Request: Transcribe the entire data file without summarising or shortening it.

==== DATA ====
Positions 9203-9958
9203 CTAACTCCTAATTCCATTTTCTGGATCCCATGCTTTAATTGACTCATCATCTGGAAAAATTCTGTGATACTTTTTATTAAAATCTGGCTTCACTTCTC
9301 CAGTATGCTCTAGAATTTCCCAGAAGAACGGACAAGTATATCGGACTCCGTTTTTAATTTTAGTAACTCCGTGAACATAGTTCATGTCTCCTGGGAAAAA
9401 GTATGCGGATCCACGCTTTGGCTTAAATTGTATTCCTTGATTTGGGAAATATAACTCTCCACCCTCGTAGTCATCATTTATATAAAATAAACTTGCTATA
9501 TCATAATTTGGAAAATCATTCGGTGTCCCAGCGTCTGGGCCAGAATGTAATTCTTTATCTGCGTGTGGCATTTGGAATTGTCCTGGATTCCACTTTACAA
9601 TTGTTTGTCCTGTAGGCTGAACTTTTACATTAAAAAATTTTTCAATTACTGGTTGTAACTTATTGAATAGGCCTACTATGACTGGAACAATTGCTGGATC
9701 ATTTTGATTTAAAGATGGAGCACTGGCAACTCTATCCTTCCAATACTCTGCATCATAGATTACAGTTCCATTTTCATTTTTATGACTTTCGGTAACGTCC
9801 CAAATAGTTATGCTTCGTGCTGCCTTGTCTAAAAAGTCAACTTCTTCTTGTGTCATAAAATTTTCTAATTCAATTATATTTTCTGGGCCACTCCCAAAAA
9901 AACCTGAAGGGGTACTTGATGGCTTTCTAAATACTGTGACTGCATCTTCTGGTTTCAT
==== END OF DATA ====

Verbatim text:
Positions 9203-9958
9203 CTAACTCCTAATTCCATTTTCTGGATCCCATGCTTTAATTGACTCATCATCTGGAAAAATTCTGTGATACTTTTTATTAAAATCTGGCTTCACTTCTC
9301 CAGTATGCTCTAGAATTTCCCAGAAGAACGGACAAGTATATCGGACTCCGTTTTTAATTTTAGTAACTCCGTGAACATAGTTCATGTCTCCTGGGAAAAA
9401 GTATGCGGATCCACGCTTTGGCTTAAATTGTATTCCTTGATTTGGGAAATATAACTCTCCACCCTCGTAGTCATCATTTATATAAAATAAACTTGCTATA
9501 TCATAATTTGGAAAATCATTCGGTGTCCCAGCGTCTGGGCCAGAATGTAATTCTTTATCTGCGTGTGGCATTTGGAATTGTCCTGGATTCCACTTTACAA
9601 TTGTTTGTCCTGTAGGCTGAACTTTTACATTAAAAAATTTTTCAATTACTGGTTGTAACTTATTGAATAGGCCTACTATGACTGGAACAATTGCTGGATC
9701 ATTTTGATTTAAAGATGGAGCACTGGCAACTCTATCCTTCCAATACTCTGCATCATAGATTACAGTTCCATTTTCATTTTTATGACTTTCGGTAACGTCC
9801 CAAATAGTTATGCTTCGTGCTGCCTTGTCTAAAAAGTCAACTTCTTCTTGTGTCATAAAATTTTCTAATTCAATTATATTTTCTGGGCCACTCCCAAAAA
9901 AACCTGAAGGGGTACTTGATGGCTTTCTAAATACTGTGACTGCATCTTCTGGTTTCAT